One aspect I've ignored so far is tempo. The song gradually builds speed, before winding down again at the end.
0:00-0:54 Introduction: 64 beats in 53.8 seconds = 71.4 beats per minute
0:54-1:48 Verse 1: 64 beats in 53.7 seconds = 71.5 bpm
1:48-2:15 Verse 2: 32 beats in 26.8 seconds = 71.6 bpm
2:15-2:40 Transition A 1: 32 beats in 25.0 seconds = 76.8 bpm
2:40-3:07 Verse 3: 36 beats in 27.6 seconds = 78.3 bpm
3:07-3:31 Transition A 2: 32 beats in 23.4 seconds = 82.1 bpm
3:31-3:57 Verse 4: 36 beats in 26.5 seconds = 81.5 bpm
3:57-4:20 Transition A 3: 32 beats in 23.0 seconds = 83.5 bpm
4:20-4:45 Verse 5: 36 beats in 25.5 seconds = 84.7 bpm
4:45-5:08 Transition A 4: 32 beats in 22.0 seconds = 87.3 bpm
5:08-5:35 Verse 6: 36 beats in 25.3 seconds = 85.4 bpm
NOTE: The measure that connects Verse 6 and Transition B 1 uses a fermata to artificially extend its temporal duration, which skews the numbers. To be consistent, I'm omitting that measure from this analysis.
5:35-5:56 Transition B 1: 31.5 beats in 20.1 seconds = 94.0 bpm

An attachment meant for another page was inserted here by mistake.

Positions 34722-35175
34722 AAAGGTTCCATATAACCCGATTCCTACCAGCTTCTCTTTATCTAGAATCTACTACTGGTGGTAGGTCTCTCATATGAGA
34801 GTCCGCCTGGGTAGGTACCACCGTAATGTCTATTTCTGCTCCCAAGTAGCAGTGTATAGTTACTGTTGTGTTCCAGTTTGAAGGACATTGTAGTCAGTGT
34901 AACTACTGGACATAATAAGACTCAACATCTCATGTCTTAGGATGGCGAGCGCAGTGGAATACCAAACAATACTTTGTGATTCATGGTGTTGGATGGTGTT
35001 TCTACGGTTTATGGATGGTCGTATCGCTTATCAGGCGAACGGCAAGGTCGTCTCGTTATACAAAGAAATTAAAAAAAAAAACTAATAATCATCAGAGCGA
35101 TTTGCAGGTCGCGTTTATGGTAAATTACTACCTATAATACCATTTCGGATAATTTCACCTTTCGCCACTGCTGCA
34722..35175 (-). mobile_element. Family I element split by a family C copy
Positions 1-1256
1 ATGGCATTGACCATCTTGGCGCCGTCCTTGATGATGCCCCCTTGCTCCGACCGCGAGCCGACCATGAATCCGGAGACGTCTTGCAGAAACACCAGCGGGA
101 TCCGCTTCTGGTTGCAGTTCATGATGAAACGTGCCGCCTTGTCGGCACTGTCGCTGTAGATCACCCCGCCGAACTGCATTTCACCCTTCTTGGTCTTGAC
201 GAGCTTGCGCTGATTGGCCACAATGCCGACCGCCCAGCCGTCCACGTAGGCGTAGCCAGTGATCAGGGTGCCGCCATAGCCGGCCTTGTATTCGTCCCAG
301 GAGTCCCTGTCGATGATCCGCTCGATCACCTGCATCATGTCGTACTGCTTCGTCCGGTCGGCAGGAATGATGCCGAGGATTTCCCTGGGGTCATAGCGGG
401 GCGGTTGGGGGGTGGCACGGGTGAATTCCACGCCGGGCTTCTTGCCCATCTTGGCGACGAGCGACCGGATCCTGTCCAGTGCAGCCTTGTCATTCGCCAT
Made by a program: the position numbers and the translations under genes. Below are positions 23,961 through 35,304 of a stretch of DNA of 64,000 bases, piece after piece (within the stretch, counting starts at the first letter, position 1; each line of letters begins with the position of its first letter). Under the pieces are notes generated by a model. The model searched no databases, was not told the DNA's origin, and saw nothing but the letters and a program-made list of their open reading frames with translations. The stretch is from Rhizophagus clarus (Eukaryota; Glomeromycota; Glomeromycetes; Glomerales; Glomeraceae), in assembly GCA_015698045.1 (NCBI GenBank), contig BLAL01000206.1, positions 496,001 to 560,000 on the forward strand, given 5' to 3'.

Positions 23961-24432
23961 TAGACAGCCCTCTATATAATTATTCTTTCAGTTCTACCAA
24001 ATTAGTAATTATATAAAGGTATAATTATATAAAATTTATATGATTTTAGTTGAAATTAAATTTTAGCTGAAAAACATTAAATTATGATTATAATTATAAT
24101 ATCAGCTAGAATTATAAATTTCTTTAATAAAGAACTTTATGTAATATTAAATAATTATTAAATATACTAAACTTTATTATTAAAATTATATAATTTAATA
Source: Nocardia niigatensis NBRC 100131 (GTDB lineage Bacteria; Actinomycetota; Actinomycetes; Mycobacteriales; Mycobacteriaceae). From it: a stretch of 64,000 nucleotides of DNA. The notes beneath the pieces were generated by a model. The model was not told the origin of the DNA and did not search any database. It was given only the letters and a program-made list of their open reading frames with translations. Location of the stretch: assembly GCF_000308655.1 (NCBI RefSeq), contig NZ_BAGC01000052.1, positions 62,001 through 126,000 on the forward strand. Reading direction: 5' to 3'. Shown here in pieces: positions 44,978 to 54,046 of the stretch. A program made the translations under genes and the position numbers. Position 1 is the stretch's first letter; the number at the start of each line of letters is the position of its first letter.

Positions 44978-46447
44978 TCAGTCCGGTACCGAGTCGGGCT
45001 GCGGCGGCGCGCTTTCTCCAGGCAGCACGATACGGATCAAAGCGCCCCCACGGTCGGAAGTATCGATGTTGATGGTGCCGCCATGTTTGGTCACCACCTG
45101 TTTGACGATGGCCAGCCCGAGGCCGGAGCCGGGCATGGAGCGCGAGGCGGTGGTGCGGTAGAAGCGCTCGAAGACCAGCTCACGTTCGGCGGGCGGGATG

5:56-6:45 Solo: 80 beats in 48.8 seconds = 98.4 bpm
6:45-7:47 Verse 7
6:45-7:27 [vocal]: 18 measures = 72 beats in 42.3 seconds = 102.1 bpm
7:27-7:47 [instrumental]: 28 beats in 17.5 seconds = 96.0 bpm
NOTE: I'm again omitting the final measure as it uses another fermata, which skews the numbers.
7:47-8:02 Coda: freely (not in rhythm)
Here's the same information in the form of a line graph:
With two minor exceptions that fall within the margin of error, the tempo consistently increases throughout the song until the end. And this was done very much on purpose. "When I did studio work," acknowledged Jimmy Page, "the rule was always: you don't speed up. That was the cardinal sin, to speed up. And I thought, right, we'll do something that speeds up" (Wall, page 242).
Interestingly, the climax of the song as a whole comes at 5:56 (at the onset of the solo), but the tempo's climax is at 6:45 (at the onset of verse 7), where it peaks at 102 beats per minute.
Wall, Mick. 2008. When Giants Walked the Earth: A Biography of Led Zeppelin. St. Martin's Griffin, New York, NY.
Aaron Krerowicz, pop music scholar
An informal but highly analytic study of popular music.